Wells is 14 weeks old (on Friday when I started this post)!
Happy New Year! I’ve seen lots of bloggers posting about resolutions and/or goals. About half of them want to improve their fitness and chase some PRs. The other half want to take things easy, enjoy their exercise and not stress about distances or times. I enjoy reading both angles because I’ve been in each situation myself. After running competitively from junior high through college, I needed a break badly. I took a nice long break. I came back years later, fired up to do something great (after having Currie). I had a few years of running faster than I ever had, until I got pregnant with Wells, and got a much deserved and appreciated down year. But now I’m back and ready to turn things around again.
This got me thinking of my own running goals. It’s no secret that I want to qualify for the Olympic Trials Marathon in 2016. I also want to PR in every distance from mile through marathon in the next 2 years, if not by year-end 2014.
When I think about what I want out of my running, I consider all the things I’ll have to give up to get there. I hear runners of all levels talk of sacrifices they make to reach their running goals and I totally get it. Early bedtime means sometimes missing social gatherings. Spending hours of the weekend at races and/or getting in the long runs takes huge chunks out of our free time. Cutting back on indulgences here and there (foods that don’t sit well with running, alcohol, etc) can be challenging. This list goes on and on. But here’s what I think: everything I give up, is something I want to give up. It doesn’t feel so much like a sacrifice.
Even during my highest mileage weeks, I never feel horrible or like I don’t want to do a run. Even when I’m scared out of my mind the days leading up to the race, I have to admit I love that rush. Even when I have to give up my beloved dairy foods a few days before a long race, I know it’s something I should be doing anyway. (In fact, I’m not eating any dairy right now since it doesn’t sit well with baby Wells.)
I want to reach my goals. I believe I will reach my goals. But even if I don’t, I won’t regret the process. I won’t regret trying. I won’t regret living this lifestyle. This is something I’m doing for me. No one else. And it’s a lot of fun that way.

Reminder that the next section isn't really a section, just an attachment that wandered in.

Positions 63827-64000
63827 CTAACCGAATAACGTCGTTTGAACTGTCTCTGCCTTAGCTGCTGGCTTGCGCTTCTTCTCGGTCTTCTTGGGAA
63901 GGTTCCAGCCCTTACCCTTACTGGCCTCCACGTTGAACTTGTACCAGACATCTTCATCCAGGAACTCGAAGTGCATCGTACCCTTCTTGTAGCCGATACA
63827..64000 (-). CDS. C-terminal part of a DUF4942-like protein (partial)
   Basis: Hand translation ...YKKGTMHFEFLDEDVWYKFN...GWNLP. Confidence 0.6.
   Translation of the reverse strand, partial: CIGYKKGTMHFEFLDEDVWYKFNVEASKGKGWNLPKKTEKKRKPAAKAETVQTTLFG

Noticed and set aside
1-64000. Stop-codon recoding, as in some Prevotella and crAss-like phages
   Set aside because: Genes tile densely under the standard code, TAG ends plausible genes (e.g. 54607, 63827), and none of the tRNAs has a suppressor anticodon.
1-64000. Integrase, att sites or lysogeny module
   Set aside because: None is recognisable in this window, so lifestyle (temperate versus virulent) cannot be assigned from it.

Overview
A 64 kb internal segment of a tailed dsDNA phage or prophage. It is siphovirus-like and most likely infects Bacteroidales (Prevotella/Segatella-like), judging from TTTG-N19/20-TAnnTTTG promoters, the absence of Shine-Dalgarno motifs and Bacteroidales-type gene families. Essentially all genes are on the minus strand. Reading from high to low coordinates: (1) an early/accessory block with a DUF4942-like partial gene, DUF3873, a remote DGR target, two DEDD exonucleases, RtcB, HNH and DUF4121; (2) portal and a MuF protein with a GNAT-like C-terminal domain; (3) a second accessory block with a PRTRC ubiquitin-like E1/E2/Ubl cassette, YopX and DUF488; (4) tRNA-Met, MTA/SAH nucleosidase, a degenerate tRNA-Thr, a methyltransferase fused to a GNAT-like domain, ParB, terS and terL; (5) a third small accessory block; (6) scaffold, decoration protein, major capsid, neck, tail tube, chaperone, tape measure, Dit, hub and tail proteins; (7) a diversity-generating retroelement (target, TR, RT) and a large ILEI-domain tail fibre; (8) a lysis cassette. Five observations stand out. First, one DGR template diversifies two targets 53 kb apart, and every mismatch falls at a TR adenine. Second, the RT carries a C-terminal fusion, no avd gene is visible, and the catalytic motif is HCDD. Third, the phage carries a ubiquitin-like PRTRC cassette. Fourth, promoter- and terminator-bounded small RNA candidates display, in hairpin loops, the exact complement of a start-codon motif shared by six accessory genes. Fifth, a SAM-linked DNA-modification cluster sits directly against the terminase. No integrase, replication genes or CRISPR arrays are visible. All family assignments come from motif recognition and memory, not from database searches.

So with all that being said, I had another week in the right direction. A New Years Day 3 mile tempo run on the trails of Schenley Park. Some snowy runs. A meetup and run with Kristy and Mark. My longest run in over a year, 15.2 miles with Jeff. And 53 miles on the week. Another week in the right direction!
It hasn’t all been easy. Running long is really hard for me right now. I just spent the last year running mostly 2-4 miles a day with the occasional longer run thrown in there when I had company of run-friends. My pregnancy was spent staying healthy and exercising daily, but not logging many miles. Now I’m starting from scratch with the long runs and they are all really painful and much slower than I’d like. I am proud of myself for keeping level-headed about it and knowing the fitness is building and it’ll all be much easier in the coming months. Looking forward to easier-feeling, and faster long runs of the future is what encourages me to add the extra mile each week!
Here are the 14 week postpartum pics! Had to change location this week as my normal picture spot (Wells’ bedroom) was occupied.
Questions for you!
How do you stay motivated when long runs feel REALLY hard?
Did you make some resolutions or goals this year? Are they more relaxed or are you chasing some big personal bests?